Math institute celebrates 20 years
Film series at PFA celebrates computation on celluloid

16 October 2002 | The Mathematical Sciences Research Institute, located in the hills east of campus, will celebrate its 20th anniversary this month with a series of guest lectures and a film festival celebrating math in the movies.

Some of the world’s most respected mathematical scholars are expected to attend the continuing celebration, which includes guest lectures, panel discussions, and films portraying the impact of math on humankind’s understanding of the physical universe.

“There is quite a bit of interest in mathematics today,” says Michael Singer, acting director of the institute, an independent nonprofit with close ties to the campus. “Math is the language of science and, really, the way in which nature is expressed. We think the public will begin to see that as we explore the influence of math in the development of ideas and some of the greatest discoveries of our time.”

The celebration kicks off on Wednesday, Oct. 23, with a panel discussion of “The Honors Class: Hilbert’s Problems in Perspective.” Scholars will assess the progress they have seen in solving the famous mathematician’s 20 mathematical conundrums, which he hoped would shape the discipline well into the 20th century.

At the 1900 Second International Congress of Mathematicians in Paris, David Hilbert described a collection of unsolved problems, which stimulated intense research in the field. The mathematician Hermann Weyl wrote that anyone solving one of these problems would “[pass] on to the honors class of the mathematical community.”

The presentation will feature a panel discussion, moderated by David Hoffman, associate director of external collaborations at the campus institute. Panelists will include Benjamin Yandell, author of “The Honors Class: Hilbert’s Problems and Their Solvers,” and mathematical biographer Constance Reid, author of “Hilbert.” The authors will be joined by distinguished mathematicians Sir Michael Atiyah, former president of the Royal Society, and Paul Cohen, who contributed to the solution of Hilbert’s first problem.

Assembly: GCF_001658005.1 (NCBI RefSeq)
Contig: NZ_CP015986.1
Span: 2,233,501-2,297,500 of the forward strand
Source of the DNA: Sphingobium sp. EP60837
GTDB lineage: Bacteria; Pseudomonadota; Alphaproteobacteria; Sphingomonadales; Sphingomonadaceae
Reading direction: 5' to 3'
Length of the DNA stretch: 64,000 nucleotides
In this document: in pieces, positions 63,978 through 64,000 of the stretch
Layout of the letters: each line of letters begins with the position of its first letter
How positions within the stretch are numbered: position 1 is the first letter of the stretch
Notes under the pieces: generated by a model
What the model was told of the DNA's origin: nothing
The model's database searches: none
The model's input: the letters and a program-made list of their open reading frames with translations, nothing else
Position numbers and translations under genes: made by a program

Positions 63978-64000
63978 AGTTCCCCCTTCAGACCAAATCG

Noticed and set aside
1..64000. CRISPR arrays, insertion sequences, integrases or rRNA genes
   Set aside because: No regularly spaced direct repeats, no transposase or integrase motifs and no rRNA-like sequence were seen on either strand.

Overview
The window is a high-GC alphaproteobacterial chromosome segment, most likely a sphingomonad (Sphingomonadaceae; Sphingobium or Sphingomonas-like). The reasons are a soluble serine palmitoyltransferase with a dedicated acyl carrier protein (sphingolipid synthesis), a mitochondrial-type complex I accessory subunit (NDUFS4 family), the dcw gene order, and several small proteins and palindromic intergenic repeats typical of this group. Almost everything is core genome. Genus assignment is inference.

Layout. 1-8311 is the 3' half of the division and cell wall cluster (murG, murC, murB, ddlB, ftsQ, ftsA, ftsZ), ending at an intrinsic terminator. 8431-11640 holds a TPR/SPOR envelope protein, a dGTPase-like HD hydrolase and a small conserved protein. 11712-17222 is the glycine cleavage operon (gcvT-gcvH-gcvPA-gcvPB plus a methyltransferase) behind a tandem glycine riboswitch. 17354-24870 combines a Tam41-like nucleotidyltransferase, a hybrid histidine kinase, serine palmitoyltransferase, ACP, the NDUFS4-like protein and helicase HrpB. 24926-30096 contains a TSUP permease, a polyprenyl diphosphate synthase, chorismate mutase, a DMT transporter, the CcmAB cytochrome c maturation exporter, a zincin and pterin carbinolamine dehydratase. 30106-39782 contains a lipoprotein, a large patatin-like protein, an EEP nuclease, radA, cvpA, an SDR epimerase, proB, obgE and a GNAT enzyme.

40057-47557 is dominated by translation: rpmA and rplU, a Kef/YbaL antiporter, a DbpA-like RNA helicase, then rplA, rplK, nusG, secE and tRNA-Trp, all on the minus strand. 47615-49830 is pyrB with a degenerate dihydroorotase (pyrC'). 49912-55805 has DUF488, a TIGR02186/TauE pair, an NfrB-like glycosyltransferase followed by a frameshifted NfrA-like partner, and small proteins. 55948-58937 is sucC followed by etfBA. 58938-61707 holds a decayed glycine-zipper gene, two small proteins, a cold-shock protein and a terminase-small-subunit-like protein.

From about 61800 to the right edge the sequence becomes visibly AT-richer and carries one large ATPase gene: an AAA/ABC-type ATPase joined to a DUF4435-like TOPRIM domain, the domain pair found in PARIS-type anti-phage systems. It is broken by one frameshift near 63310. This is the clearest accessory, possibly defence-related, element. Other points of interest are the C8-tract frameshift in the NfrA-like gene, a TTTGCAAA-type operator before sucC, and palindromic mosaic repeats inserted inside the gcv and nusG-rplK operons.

“This is an examination of perhaps one of the most famous problem lists of modern mathematics,” says W. Hugh Woodin, chair of the mathematics department. “The debate should be a lively one and entertaining to those who attend.”

The discussion will be held from 5:30 p.m. to 6:30 p.m. in Evans Hall and is free to the public.

On Saturday, Oct. 26, the institute will celebrate its anniversary with a 3 p.m. reception in the interior courtyard of the Valley Life Sciences Building. The reception will be followed by a free talk, from 4 p.m. to 5 p.m., in Chan Shun Auditorium, 2050 Valley Life Sciences. Sir Michael Atiyah will lecture on “Geometry and Physics — From Plato to Hawking.”

Atiyah won the Fields Medal, mathematics’ highest prize, in 1966. He has served as master of Trinity College in Cambridge, president of the Royal Society, director of the Newton Institute, and Savilian Professor of Geometry at Oxford University.

Math and the movies
On Sundays and Tuesdays through October, the Pacific Film Archive and the Mathematical Sciences Research Institute are co-hosting “CineMath,” a film series highlighting the role of math in everyday life and the most significant math breakthroughs of modern times.
The screenings continue on Oct. 20, 27, and 29. Each film is introduced by a noted mathematician, providing viewers with insights into how math has served as structure, metaphor, and story in films.
A schedule is available at Advance tickets may be purchased at the PFA box office or by phoning 642-5249.

For information on the celebration, see, or contact Michael Singer at 643-6142 or


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